There is a museum in Cobh that details some of the history of the place, and significant events, such as the potato famine. One placard noted that the US had sent some aid in the form of corn meal. The placard listed a few recipe’s for how to cook it. I found that a bit funny. Corn meal was a regular fare in the form of corn bread, fritters, and all sorts of items when I was growing up. The US Navy had a use for it that I was unaware of until I saw it on the messline one evening. Essentially, it is chill macaroni with a layer of cornbread cooked on top. It may sound odd, but it’s good. I have yet to duplicate it. Great with Tabasco sauce, (though I am not fond of tobacco sauce… too vinegary for me)

          • Murphy’s is an excellent breakfast stout, very good with a proper fry-up: eggs, bacon, sausages, white pudding, baked beans, mushrooms, bubble n’ schqueak etc…

          • I made up about 12 lbs of venison sausage last week. It got decent comments, though to me, they look more like brats. I sort of cheated and snuck a some extra cayenne into the mix before stuffing the casings.

            I also found that I hate the smell of casings.

  13. Overheard today:
    “Are you in the military?” ‘Yes.’
    “I’ll need to see a copy of your orders” ‘Uh, whats that? ‘

    I just silently sat there, mentally shaking my head. (I wasn’t party to the conversation, but if you are going to feign military service, you had better know the right answers, and be prepared for the consequences of when it is found out you are lying. This person actually was in the military, but their bag of clues had just run out.)

    • I once got the third degree for saying “eight-teen” instead of “one eight” while reciting my SSN, because the guy said his keyboard only goes to 9. I would have explained how he could have fixed that problem but he was a Marine Staff Sergeant, and I don’t like being yelled at.

  14. Woot!

    I am Rita, I am 27 y.o.
    I search for boy-friend.
    My photos and new message for you here:

    Website address redacted.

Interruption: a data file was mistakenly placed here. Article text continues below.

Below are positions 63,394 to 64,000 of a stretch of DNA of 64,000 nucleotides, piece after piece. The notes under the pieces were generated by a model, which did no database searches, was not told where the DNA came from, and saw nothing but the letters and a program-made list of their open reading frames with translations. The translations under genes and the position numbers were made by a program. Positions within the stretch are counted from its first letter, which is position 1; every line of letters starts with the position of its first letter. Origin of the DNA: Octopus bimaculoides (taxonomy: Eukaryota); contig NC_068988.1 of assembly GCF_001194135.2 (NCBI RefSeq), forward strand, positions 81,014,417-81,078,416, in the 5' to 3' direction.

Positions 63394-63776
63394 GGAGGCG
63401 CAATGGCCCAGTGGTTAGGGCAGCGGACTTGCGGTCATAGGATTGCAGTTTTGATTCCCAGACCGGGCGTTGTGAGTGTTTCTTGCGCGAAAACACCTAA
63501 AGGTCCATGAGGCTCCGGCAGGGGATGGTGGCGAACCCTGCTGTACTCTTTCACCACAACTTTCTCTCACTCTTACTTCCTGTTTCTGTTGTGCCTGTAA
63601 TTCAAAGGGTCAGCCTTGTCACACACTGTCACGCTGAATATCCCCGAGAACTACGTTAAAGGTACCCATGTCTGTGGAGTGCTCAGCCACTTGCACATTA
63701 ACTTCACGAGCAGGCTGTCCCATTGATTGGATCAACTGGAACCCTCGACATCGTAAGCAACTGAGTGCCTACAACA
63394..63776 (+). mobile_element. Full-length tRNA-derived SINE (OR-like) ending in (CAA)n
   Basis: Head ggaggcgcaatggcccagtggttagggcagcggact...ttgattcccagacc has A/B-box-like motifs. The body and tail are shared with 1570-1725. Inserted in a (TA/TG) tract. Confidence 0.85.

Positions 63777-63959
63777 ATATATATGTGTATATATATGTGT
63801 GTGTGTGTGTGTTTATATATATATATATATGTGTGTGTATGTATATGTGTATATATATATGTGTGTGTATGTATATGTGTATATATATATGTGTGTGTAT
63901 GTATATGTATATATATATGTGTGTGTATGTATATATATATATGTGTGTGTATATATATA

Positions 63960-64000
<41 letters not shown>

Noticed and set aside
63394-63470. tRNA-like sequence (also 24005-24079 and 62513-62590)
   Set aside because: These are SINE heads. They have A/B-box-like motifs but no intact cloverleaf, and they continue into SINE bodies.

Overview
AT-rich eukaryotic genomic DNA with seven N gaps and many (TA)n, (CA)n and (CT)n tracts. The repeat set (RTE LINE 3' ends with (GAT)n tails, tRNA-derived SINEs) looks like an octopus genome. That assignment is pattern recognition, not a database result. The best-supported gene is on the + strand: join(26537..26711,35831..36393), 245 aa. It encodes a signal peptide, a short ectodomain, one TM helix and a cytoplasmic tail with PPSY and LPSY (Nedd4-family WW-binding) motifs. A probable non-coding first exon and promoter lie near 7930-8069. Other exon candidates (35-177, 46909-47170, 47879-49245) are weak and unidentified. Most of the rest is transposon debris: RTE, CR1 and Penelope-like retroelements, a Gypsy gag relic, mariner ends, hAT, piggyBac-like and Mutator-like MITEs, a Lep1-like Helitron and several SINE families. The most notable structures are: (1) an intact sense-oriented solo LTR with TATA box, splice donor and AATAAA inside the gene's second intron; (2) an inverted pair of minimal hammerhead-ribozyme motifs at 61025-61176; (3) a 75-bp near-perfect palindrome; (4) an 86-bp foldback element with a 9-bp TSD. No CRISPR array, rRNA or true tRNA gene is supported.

The exciting thing about this spam, is that the address that it hit has only been active for 2 weeks, and was only been used to reset an ICQ account. (yeah, I still have an ICQ account. At this point, what difference does it make?) In the three or so years since it was linked to ICQ, it has been dead. (Until I had it reactivated)


    • I’ve got an old e-mail account from the 90s that probably has a million spam messages in it. Too bad I forgot my password and username!

  15. I’ve quoted Author C. Clarke before. On of the ideas that he came up with (at least it’s attributed to him) is the idea of putting satellites into orbit so that they could relay communications across the world. This is the Clarke Belt. At about 35,786km elevation, at this elevation, the orbital period of a satellite would be 24 hours and it would seem to hang in one spot in the sky.

    On February 15, 2013, 2012 DA14 is projected to pass within this distance to the Earth. There is no evaluated risk of impact.

    But if it didwhat would it be like? At about 8930 meters, this 45 meter chunk of rock would detonate, Tunguska style, and possibly shower the surface with chunks of debris moving up to about 5.6 km/s. Essentially, a shotgun blast.

  16. Hi Geolurking

    nice and good post about atoms and some the basis leading to analysis technique un chemistry.

    well done again.

    To Schteve
    could not make it to the very summit I will explain why later this could be useful counsel to other people. Anyway the view from the platform is really impressive enough plus you can hike a bit around so well worth the trip.
    Was a first time on tenerife (but went to LZ a few years ago and to CG last year) and there are really more things to do volcano related there. Also Teide is a pretty large and complex volcano.

  17. I simply want to tell you that I am just beginner to blogging and honestly savored this website. Very likely I’m going to bookmark your website . You absolutely have excellent articles and reviews. Cheers for sharing with us your webpage.